Karen Kinnane is keeping her travel rewards credit card. Mitchell Telsey isn’t.
Both frequent travelers have made one of the most difficult decisions of 2020, at least when it comes to their travel spending: whether to stay loyal to a preferred airline, hotel, or points-earning credit card.
Travel loyalty programs, desperate to keep their customers, have been pulling out the stops to entice them. They’ve reduced or waived annual fees on credit cards, added bonuses, and tapped the brakes on point devaluations. It’s part of an industry-wide effort to remain relevant at a time when the pandemic is redefining the concept of customer loyalty. But it’s still too soon to tell whether their strategies will work.
“Since most people aren’t traveling, it might seem like travel credit card perks have lost a lot of their value,” says Ben Walker, a credit card expert for FinanceBuzz, a personal finance site. “Premium benefits like airport lounge access and annual travel credits aren’t very useful when you’re stuck at home. What’s the point of holding on to a travel credit card right now, especially when it might have a high annual fee?”
There’s a lot at stake. For some businesses, particularly airlines, the loyalty program is the most profitable part of the organization. If the program fails, so could the company.
Telsey, a sales manager from Philadelphia, says the annual fee on his Chase Sapphire Reserve card rose from $450 to $550 in January. Then the pandemic struck. Chase offered cardholders like him a $100 credit if they renewed, but he declined.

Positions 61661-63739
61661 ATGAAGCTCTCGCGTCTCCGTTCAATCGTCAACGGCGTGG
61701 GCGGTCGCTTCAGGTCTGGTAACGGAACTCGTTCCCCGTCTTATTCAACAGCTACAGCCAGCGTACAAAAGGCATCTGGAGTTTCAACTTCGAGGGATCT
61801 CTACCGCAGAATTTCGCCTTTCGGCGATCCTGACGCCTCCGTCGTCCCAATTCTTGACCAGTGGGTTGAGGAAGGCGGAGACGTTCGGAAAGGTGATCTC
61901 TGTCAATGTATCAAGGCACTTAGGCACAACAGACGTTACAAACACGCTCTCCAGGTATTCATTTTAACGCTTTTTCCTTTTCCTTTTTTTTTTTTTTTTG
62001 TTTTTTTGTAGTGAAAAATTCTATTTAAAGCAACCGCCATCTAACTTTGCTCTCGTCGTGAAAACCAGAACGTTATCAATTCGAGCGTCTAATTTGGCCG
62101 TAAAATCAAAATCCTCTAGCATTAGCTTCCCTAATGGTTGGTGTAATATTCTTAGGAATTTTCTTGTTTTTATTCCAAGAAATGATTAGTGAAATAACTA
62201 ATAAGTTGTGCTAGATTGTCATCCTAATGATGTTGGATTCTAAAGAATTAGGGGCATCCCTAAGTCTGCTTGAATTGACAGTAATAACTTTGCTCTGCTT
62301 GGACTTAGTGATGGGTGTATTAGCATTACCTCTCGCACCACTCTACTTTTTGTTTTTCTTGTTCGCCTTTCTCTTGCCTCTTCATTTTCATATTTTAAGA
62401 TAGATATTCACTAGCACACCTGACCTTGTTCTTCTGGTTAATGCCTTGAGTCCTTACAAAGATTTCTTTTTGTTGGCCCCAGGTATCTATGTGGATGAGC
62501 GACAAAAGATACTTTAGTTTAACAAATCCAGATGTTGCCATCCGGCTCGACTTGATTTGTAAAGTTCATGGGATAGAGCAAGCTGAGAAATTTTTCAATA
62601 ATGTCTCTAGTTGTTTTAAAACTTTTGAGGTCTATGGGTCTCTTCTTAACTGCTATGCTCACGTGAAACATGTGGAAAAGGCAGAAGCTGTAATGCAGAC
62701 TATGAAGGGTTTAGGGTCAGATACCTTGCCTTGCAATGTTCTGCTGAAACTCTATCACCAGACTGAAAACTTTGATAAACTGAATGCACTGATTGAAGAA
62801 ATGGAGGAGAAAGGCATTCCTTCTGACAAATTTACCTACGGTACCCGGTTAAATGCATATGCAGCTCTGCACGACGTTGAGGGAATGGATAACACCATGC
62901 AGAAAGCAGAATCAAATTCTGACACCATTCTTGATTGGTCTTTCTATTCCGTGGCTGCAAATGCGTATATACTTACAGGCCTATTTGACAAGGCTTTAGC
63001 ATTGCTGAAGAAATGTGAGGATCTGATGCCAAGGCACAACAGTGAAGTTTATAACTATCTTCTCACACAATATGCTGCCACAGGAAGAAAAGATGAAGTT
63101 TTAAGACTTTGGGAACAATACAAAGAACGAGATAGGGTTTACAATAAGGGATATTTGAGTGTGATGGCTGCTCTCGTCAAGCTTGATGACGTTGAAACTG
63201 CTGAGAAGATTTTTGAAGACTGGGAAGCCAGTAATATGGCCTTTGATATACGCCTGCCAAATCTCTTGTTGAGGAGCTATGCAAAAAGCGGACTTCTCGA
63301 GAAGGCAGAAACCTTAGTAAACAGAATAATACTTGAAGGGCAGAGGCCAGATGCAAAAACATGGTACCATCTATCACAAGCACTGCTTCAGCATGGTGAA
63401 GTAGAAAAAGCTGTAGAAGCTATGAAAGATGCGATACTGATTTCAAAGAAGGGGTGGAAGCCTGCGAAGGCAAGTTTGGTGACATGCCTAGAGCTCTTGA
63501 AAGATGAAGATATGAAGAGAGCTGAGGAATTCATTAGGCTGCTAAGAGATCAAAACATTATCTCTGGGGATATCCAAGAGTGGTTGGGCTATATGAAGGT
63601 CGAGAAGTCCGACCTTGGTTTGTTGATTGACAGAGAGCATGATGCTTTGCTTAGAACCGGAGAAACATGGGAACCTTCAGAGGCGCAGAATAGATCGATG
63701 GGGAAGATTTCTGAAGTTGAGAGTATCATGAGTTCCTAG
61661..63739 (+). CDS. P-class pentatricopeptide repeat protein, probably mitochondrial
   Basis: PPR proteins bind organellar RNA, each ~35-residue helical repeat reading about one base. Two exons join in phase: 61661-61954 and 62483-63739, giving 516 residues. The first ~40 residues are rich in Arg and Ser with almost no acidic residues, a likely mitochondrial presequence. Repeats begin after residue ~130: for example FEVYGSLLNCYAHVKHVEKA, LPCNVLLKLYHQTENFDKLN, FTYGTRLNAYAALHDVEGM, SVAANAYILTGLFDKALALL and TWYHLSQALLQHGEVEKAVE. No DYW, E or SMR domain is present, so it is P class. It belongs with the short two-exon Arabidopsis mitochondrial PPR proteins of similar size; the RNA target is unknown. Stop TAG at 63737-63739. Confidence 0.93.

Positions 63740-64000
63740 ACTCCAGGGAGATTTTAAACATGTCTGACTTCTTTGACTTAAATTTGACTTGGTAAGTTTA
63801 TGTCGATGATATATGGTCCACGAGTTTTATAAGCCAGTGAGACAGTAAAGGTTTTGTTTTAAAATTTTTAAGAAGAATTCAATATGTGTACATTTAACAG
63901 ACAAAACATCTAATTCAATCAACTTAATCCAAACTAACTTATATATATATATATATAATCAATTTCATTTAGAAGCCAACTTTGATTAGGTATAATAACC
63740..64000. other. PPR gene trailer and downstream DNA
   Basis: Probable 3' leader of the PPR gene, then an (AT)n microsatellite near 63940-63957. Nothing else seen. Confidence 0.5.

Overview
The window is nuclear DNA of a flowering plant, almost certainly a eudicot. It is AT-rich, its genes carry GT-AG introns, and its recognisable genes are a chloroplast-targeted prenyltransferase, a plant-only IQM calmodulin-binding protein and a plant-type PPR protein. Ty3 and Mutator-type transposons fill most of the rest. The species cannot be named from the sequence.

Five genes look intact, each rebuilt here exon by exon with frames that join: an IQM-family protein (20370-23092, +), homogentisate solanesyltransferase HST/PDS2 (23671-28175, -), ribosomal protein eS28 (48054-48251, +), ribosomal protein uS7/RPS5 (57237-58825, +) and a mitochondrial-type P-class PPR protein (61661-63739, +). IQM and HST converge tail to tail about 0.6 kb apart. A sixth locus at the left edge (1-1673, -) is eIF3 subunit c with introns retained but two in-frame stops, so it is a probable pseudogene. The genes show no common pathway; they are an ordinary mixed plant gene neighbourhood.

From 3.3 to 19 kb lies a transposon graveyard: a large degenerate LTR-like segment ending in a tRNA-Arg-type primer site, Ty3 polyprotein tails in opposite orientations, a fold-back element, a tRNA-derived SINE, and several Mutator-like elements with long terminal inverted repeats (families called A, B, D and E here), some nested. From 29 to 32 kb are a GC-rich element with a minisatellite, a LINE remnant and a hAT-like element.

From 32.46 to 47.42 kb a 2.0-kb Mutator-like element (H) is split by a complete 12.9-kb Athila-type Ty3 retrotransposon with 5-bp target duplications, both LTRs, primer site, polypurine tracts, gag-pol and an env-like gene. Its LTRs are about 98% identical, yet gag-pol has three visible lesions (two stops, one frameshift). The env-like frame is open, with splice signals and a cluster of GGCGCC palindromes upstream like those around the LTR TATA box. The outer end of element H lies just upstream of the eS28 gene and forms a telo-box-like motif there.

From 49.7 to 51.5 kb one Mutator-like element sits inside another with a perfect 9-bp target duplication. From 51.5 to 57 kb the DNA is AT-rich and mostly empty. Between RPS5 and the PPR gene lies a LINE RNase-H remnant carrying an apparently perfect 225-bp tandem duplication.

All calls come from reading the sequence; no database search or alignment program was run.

“There’s no way I’m going to re-enroll when I’m not traveling for business like I used to,” he says. The primary reasons for having the card, like lounge access and extra points, have vanished. And now, so has his card.
Kinnane, an antiques dealer from Pompton Plains, N.J., is keeping her United Airlines-branded personal and business credit cards — and, with it, her gold loyalty status. She usually flies to Germany every other month, and for her, the cards are worth it. Even now.
But Kinnane says she wasn't swayed by any of United's pandemic pitches, like its recent offer to sell miles at half price or a generous triple-miles offer when a card is used for grocery purchases. She's keeping it because she believes that travel will bounce back soon and that United will be there for her when it does.
"I may occasionally pay a little more to use United, but the excellent customer service is priceless," she says.
Some changes in travel loyalty programs have been conservative. Enterprise Holdings — which owns the Alamo, National and Enterprise rental car brands — extended the expiration date on points and on elite tiers for National Car Rental’s Emerald Club and Enterprise Rent-A-Car’s Enterprise Plus. It’s also extending the deadline for redemption of days earned through National’s One Two Free promotion through the end of the year.
Patsy Rey, director of loyalty marketing at Enterprise Holdings, says the moves underscore the company’s commitment to its customers. “While travel has waned, customer loyalty has not,” she says.